Parrying also gives a big boost to characters with big plus buttons. Cammy (standing HK, +10) and Geese (basically all his lights and mediums) become even more unfair to play against, as they can pad their advantage frames by speculating a parry or even just walking forward—though the parry window will be smaller if doing that. Top-tier characters with punishing blockstrings, including Blanka and Sagat, can make them even more intimidating by covering holes and potential resets with parries.
P-Groove Character Tier List
In June 2022, the CvS2 community in Fukuoka, Japan compiled a quick tier list for the relative strength of characters in P-Groove:
Note that this tier list is not universally accepted, but it is definitely good enough of a list to give a general idea of how P-Groove helps or hurts particular characters in relation to each other.
Groove Comparisons and Matchups
The info in this section is for direct comparisons between grooves and generic groove vs groove matchups, which may apply differently to specific characters. For more detail on how a character plays in and plays against the different grooves, refer to their character info page.
A very fair matchup for P-Groove players, in that most of the things C-Groove players need to do to try to open up their opponents are most vulnerable to good parries. C-Groove has a large advantage with meter efficiency, however, as the P-Groove player won't be able to take advantage openings to the same degree as the C-Groove player can, having a Level 1 or Level 2 super available before their meter is completely full.
Very tough for P-Groove, which is playing from behind once the A-Groove players fills their meter. Against many top-tier A-Groove characters, there is very little that can be done to avoid significant damage off a custom, hit or blocked. The best strategy for the P-Groove player is to bait activations so they whiff, or to anticipate and parry them and quickly counter or escape. This matchup becomes much more tolerable for P-Groovers by parrying away as many pokes as possible, which will deter the opponent from wailing away on the smaller guard crush meter.
Street Fighter III Third Strike: CvS2 Edition, basically. As close to 3S gameplay as you can get in CvS2. Empty jumps, more air-to-air engagements, and lots of meterless combos and punishes will be the story of this matchup.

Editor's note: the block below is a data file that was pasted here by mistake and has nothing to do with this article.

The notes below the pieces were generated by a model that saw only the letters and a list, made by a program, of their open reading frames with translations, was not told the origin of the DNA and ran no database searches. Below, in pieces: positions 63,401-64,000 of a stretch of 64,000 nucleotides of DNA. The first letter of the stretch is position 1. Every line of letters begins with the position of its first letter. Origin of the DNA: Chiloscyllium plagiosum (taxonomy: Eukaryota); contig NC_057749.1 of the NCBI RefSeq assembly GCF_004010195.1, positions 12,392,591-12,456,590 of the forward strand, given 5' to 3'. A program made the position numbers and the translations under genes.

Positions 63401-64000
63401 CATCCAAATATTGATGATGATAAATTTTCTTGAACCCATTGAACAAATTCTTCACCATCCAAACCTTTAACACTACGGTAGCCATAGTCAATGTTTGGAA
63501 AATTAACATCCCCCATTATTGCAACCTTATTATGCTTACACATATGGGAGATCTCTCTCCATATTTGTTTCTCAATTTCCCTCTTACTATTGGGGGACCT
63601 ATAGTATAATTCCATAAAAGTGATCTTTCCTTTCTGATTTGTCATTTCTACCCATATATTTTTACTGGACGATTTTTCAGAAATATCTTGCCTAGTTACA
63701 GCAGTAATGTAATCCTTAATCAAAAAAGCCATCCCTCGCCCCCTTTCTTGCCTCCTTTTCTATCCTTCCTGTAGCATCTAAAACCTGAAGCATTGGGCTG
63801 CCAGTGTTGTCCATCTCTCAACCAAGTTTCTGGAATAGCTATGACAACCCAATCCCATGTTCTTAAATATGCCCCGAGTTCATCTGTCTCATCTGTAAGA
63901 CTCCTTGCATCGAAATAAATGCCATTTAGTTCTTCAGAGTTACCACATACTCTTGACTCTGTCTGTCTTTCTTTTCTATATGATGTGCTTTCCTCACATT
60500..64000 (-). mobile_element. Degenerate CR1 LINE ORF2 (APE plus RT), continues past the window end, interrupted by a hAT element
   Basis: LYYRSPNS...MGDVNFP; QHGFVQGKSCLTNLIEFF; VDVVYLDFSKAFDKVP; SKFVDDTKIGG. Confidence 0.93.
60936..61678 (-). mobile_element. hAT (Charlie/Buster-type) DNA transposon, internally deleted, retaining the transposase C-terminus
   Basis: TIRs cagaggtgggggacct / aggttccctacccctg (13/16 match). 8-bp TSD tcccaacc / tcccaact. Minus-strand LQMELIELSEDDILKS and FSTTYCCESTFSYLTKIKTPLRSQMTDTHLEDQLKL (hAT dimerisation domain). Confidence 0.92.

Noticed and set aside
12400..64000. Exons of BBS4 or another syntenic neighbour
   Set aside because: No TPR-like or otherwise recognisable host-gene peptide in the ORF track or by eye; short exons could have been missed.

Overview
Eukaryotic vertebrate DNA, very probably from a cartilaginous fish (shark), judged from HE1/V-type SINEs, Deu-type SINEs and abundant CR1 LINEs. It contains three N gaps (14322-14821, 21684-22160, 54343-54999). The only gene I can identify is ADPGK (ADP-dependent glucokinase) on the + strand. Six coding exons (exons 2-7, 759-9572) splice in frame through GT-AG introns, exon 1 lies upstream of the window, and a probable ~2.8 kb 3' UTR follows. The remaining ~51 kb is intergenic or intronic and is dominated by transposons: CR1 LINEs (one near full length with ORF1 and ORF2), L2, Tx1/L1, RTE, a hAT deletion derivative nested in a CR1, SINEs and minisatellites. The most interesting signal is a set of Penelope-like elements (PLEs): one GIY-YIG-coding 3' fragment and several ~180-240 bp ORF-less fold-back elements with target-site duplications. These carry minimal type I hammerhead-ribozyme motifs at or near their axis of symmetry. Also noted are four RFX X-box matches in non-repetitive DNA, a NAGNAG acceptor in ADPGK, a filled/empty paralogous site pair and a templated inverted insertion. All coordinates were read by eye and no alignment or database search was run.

Parry vs. Dodge is an interesting (and rare) matchup. Dodges are much easier to perform and can yield the same results as a good parry, but S-Groove players are almost in the same boat as far as not having a lot of super combo chances off those attacks. P-Groove benefits from this more than S-Groove most of the time, however, as once the P-Groove meter is filled, it's there and available any time it's needed. Compare to the S-Groove player, who needs to manually look after their meter and may have nothing to back them up for most of the match.
Things get more interesting when the S-Groove player is in red health and gets access to unlimited Level 1 supers. Depending on the character, and especially for fireball supers, this can cause some problems for the P-Groove player. Although Level 1 supers do not do a lot of guard crush damage, being forced to absorb several of them in a row can start to whittle away the crush meter.
Similar to the C-Groove matchup for the P-Groove player, but with a little extra danger involved when the N-Groove player breaks a stock to enter Power Up state. Attacks do more damage AND more guard crush damage, so it is not uncommon to see the N-Groove player break a stock when their opponent's guard crush meter is flashing, to try to use that momentum to force a mistake or crush guard, into a Level 3 super. P-Groove players can break this momentum with good parrying, which is generally easier when N-Groove players approach or reset pressure with run up; other than jumping, the only way to stop that run is with an attack, which can be parried.
P vs. K is very dangerous for P-Groove players. Everything that P-Groove can do, K-Groove can do just as well or better. Just Defends are much safer than parries and bear similar fruit. The rage meter is much shorter than the P-Groove meter and adds on extra damage to attacks without even having to burn it on a Level 3 super. And it will fill twice or even three times as often as the P-Groove meter will! P-Groove parries need to be on point, especially if the opponent is raged, if P wants to keep things competitive against K.